Tranquility on treeknoll:

Have you ever walked into a space and think “This is gigantic! But there’s so much wasted space?” That was our first impression of this master bathroom and closet.  A large (carpeted) “dressing area” in the middle of the space along with an angled garden tub collectively took up half of the available square footage in the room.  A good-sized walk in closet was under-utilized with only hanging storage on two walls.

The clients wish list included a more functional floor plan, a better mix of storage solutions to include hanging space, shelving and drawers, and separate, his and hers sinks.

To achieve these desires, we split the floor plan into 4 zones: 1) a front “open-concept” style closet with wardrobe cabinetry, 2) a walk-in wet room for the freestanding tub and shower, 3) separate his and hers vanities, 4) and a separate water closet.  By implementing an open concept closet system, we gained back the space previously overtaken by the walls of the traditional walk-in closet.

The wet room area provided plenty of space to add a large freestanding tub in addition to a large shower area.  The area is closed off adjacent to the shower head with a clear glass shower enclosure to let the light spread throughout.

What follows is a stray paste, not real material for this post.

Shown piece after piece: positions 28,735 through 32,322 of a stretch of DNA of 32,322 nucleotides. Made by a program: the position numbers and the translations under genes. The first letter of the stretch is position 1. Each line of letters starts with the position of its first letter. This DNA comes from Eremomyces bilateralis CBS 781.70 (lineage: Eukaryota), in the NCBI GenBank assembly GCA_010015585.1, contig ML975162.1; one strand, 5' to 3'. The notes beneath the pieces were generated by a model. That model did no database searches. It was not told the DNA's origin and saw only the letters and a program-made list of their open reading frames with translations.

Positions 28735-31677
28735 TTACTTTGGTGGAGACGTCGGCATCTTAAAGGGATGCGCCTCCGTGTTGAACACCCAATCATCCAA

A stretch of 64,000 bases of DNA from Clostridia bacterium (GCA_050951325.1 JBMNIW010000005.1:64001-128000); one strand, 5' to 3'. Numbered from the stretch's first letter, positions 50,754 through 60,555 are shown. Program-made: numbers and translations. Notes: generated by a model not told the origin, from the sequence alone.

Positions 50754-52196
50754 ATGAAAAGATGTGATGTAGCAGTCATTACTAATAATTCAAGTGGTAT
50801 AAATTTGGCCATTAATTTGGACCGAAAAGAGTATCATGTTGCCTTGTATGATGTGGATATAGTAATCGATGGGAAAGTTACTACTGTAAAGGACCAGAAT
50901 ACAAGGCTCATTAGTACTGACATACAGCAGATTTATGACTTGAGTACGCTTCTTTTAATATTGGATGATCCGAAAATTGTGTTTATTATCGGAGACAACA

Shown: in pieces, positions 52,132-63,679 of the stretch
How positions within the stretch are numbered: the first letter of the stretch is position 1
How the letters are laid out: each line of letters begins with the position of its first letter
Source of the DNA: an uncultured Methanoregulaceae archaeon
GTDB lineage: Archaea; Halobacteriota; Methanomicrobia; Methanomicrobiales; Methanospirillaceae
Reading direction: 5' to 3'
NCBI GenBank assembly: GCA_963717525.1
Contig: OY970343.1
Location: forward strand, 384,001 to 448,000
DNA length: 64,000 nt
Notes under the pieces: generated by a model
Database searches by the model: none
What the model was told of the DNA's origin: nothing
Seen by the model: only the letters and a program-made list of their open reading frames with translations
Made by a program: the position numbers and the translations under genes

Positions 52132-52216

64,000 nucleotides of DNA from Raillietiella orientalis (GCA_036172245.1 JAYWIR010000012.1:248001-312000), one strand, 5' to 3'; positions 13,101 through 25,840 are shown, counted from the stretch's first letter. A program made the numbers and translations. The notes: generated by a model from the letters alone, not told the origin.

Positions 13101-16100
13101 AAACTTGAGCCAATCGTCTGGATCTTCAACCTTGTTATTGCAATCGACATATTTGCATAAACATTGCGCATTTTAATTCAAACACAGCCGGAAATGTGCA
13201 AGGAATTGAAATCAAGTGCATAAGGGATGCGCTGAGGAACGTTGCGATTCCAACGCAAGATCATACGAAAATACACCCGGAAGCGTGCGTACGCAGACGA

To achieve the goal of having separate his and hers vanities, we placed her vanity in the middle of the floor plan. This created a natural barrier between the front area of the plan (her dressing space) and the rear “wet area,” next to his vanity. We designed both vanities to be fabricated by Western Custom Cabinetry.

The materials palette in the space is a tranquil mix of neutrals and clean lines, complimenting an architectural lighting package. Her vanity was the perfect location for a focal point, where we added a white marble, lemon-shaped tile. A cluster of pendants hangs above the right side of the vanity, while the rest of the lights in the space are either recessed or a simple double ended sconce.  

Because the design provided ample storage space, hidden by the mix of clean lined, neutral materials - this master bath became a calm and organized space to start or end the day.

Photo Credit: Brooke Mullins Photography